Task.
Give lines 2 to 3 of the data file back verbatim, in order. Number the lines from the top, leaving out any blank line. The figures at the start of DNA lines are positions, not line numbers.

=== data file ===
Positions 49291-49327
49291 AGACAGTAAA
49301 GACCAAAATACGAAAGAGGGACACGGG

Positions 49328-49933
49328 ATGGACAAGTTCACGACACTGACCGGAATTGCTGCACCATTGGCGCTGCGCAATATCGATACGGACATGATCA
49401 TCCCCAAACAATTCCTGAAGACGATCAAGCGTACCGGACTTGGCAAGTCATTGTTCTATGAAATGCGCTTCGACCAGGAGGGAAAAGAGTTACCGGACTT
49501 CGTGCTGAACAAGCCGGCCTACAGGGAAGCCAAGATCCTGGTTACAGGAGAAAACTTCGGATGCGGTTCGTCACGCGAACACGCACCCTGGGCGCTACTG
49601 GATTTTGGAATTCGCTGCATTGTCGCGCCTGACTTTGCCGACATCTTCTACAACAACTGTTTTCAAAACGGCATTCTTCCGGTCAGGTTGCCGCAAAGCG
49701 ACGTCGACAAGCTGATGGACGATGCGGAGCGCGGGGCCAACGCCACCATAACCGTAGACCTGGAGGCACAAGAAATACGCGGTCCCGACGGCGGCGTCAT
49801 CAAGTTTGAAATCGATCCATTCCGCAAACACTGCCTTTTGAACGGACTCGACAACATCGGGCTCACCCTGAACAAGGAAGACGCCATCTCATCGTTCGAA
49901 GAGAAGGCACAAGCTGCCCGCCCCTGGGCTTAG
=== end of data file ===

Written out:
49291 AGACAGTAAA
49301 GACCAAAATACGAAAGAGGGACACGGG